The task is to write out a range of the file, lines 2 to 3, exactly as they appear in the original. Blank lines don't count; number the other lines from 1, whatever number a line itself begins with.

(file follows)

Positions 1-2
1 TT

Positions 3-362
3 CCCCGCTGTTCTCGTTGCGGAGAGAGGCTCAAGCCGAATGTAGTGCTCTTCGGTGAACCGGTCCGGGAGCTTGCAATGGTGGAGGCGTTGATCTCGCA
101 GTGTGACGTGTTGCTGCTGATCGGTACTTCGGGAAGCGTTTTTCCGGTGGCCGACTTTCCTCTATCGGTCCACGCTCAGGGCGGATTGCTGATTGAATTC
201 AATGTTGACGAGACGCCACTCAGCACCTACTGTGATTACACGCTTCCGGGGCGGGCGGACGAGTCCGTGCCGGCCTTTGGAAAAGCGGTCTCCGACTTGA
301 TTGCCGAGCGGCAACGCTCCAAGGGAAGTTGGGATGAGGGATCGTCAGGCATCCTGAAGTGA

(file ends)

1 TT

Positions 3-362